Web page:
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Better than Law: How About Using Jury Nullification for Marijuana Users

QUESTION: If you were on a jury in a case where the defendant was clearly guilty of possessing several marijuana plants growing in his home for his own use, would you vote to acquit him even if your vote resulted in a hung jury?

Would you disregard the law and let the man go free even if the judge instructed the jury that it must follow the law?

If you were alive in the 19th century and someone rescued a slave, and he was arrested for violating the fugitive slave act, would you, as a juror, vote to acquit? Would you set the slave rescuer free?

What about in a case where someone committed a victimless crime?

Jury nullification is defined by the U.S. Supreme Court as a jury's knowing and deliberate rejection of the evidence or refusal to apply the law either because the jury wants to send a message about some social issue that is larger than the case itself, or because the result dictated by law is contrary to the jury's sense of justice, morality, or fairness. (See U.S. v. Thomas, 116 F.3d 606 (2d Cir. 1997)). Jury nullification is a power retained by the people. Like any power, it is one that must be exercised. The purpose of the jury is to protect the minority from the tyranny of government and the tyranny of the majority. It is intended to counteract the passions of a lynch mob mentality. It is used to nullify bad laws. It is used to counter injustice where other methods are not effective.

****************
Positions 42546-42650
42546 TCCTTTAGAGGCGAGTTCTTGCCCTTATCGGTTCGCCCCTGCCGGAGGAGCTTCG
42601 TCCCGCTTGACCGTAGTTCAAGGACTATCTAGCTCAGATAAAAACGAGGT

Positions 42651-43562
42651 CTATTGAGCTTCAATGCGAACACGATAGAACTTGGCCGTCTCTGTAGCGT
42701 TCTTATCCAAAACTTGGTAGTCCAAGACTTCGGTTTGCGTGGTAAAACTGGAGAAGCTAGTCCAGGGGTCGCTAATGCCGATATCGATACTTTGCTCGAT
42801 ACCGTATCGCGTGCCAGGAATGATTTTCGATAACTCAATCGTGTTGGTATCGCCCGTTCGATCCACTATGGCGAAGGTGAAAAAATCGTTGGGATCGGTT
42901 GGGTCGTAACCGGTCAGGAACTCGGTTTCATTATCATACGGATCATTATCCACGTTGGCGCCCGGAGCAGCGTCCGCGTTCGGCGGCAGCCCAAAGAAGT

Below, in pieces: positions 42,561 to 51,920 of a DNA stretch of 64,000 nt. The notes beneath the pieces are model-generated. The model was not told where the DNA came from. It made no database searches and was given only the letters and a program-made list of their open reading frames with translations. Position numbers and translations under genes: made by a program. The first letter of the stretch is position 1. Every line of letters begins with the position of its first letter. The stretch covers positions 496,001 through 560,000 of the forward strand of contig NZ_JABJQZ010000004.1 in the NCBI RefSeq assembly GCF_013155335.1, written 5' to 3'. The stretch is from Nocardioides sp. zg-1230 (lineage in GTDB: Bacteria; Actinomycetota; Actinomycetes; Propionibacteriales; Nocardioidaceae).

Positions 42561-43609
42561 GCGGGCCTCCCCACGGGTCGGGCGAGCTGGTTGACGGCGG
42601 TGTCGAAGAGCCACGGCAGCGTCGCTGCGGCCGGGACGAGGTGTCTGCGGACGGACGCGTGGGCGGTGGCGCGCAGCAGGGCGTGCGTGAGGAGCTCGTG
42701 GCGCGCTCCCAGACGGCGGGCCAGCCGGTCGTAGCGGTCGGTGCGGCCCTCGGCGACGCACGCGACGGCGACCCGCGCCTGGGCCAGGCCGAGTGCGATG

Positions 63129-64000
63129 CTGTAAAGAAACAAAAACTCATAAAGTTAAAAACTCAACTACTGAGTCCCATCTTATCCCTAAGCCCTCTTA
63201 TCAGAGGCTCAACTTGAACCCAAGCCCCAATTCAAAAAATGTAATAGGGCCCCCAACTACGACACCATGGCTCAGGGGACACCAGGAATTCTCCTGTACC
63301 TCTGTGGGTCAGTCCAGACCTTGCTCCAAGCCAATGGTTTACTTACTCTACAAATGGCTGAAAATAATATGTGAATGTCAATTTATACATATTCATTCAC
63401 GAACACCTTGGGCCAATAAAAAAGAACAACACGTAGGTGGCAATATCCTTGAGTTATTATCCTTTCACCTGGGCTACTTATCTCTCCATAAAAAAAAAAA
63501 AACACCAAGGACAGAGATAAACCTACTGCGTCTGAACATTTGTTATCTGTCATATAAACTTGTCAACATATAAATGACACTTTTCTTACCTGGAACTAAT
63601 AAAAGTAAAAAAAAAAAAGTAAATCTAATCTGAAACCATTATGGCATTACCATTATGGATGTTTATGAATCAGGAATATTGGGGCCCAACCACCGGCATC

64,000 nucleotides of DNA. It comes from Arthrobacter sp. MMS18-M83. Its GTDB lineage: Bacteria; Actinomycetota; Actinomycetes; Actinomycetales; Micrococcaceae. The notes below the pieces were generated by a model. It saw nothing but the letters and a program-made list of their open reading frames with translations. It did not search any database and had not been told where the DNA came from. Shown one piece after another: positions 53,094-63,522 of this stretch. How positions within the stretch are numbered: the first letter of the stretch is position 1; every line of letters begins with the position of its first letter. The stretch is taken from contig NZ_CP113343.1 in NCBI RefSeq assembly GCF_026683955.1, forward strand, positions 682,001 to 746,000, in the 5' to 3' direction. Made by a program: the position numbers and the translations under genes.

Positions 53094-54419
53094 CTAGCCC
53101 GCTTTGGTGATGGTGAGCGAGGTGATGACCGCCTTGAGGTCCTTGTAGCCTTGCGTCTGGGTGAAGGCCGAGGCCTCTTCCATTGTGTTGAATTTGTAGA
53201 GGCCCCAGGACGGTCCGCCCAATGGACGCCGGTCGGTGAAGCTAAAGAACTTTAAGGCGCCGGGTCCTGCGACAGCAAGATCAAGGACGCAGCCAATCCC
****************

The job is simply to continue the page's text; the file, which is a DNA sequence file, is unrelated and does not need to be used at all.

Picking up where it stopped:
American Founding Father, Thomas Jefferson, placed more faith in the jury than in the legislature as a safeguard of liberty. “Were I called upon to decide,” said Jefferson, “whether the people had best be omitted in the legislative (elected representative) or judiciary department (jurors), I would say it is better to leave them out of the legislative. The execution of laws is more important than the making of them."

Jefferson regarded jury nullification as the most important check on government.

In 1789 he wrote: "I consider trial by jury as the only anchor ever yet imagined by man by which a government can be held to the principles of its constitution." Jefferson also wrote, "It is in the power, therefore of the juries... to judge the law as well as the facts."

So, again, I ask you “If you were on a jury and a man who had done no more than possess a few of God's green growing plants in his house for his own use, would you vote to acquit, even if it resulted in a hung jury?”

The jury vote is by far the most important vote in the American political system.



Niagara Falls Reporter - Publisher Frank Parlato Jr. www.niagarafallsreporter.com

Mar 18, 2014